Abstract and Keywords
This article explores the relationships between African filmmakers and communism during the Cold War period, with a particular focus on those African filmmakers who were trained in the Soviet Union, such as Sarah Maldoror, Ousmane Sembene, and Abderrahmane Sissako. The essay argues that, while affinities can be found between the work of African and Soviet filmmakers, these relationships were often compromised by utopian assumptions of “brotherhood” or racism—an issue frequently critiqued by African filmmakers in their films through creating tension between images and soundtrack. The analysis thus foregrounds the aural language of film, the sonic contexts in which films are made and viewed, and the language(s) in which research is conducted, to emphasize how the aural is an important aspect of the visual even in its absence, and to sound a note of caution against overly celebratory accounts of transnational film relationships.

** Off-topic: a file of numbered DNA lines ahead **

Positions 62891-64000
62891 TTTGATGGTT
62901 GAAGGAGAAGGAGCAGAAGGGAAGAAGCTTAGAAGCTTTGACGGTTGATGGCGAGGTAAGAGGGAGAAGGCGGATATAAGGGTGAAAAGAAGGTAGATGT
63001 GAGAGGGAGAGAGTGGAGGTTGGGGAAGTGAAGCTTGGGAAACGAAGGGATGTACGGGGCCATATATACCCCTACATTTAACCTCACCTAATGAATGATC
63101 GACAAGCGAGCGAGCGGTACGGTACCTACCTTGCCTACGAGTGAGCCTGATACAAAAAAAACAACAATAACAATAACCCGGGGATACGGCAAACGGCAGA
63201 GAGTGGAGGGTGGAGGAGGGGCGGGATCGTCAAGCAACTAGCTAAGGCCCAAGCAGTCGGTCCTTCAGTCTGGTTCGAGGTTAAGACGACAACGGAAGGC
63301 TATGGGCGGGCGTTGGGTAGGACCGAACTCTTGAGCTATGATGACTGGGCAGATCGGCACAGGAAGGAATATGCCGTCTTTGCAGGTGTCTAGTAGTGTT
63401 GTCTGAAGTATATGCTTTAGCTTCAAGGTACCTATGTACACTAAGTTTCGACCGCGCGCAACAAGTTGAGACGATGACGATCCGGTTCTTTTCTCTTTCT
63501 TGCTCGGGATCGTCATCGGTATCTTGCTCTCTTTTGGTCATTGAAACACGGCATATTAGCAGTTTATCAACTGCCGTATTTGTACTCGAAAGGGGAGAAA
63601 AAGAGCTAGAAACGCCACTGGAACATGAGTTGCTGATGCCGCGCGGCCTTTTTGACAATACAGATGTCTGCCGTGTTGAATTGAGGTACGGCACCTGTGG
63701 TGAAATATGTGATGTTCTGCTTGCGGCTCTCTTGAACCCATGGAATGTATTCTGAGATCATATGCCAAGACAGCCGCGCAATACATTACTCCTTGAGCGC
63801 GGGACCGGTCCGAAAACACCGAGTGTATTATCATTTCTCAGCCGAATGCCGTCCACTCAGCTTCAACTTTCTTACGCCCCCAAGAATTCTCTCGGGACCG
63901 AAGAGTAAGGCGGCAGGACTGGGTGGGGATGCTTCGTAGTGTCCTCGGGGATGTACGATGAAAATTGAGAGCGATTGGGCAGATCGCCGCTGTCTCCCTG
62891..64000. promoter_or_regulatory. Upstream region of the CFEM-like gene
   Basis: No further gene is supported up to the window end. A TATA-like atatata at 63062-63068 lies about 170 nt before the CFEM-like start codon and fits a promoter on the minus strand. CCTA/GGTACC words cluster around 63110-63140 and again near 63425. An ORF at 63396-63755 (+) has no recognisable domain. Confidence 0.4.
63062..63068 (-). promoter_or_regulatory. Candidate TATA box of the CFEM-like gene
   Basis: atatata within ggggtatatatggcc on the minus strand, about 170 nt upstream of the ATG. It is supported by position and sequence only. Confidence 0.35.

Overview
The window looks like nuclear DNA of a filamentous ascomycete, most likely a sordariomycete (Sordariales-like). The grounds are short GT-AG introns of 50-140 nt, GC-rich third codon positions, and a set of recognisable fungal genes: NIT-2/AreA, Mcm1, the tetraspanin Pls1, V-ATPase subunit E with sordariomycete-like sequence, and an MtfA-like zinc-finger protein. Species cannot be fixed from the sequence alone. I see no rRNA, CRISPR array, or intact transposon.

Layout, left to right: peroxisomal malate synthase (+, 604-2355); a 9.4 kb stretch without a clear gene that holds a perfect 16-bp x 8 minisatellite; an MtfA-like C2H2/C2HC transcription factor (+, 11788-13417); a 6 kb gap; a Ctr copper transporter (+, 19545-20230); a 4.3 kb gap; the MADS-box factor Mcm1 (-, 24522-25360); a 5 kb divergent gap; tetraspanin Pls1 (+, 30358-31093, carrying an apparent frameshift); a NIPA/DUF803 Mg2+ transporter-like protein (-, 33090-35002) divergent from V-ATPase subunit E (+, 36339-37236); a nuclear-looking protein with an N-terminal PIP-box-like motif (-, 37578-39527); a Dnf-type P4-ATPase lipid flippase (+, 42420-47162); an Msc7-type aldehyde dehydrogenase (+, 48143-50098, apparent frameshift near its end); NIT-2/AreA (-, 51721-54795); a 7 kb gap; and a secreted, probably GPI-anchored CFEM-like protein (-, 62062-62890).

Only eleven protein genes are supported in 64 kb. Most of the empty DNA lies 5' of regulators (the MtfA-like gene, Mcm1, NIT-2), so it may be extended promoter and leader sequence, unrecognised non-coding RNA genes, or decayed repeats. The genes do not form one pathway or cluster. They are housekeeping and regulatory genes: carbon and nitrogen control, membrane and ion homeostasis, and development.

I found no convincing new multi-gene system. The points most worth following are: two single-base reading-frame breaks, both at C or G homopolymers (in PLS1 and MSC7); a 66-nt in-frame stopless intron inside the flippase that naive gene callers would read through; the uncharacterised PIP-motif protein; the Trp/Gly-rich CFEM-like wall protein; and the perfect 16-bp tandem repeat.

Keywords: Soviet–Africa relations, Gerasimov Institute of Cinematography, VGIK, African filmmaking, Soviet filmmaking, film sound, film festivals, Sarah Maldoror, Ousmane Sembene, Abderrahmane Sissako
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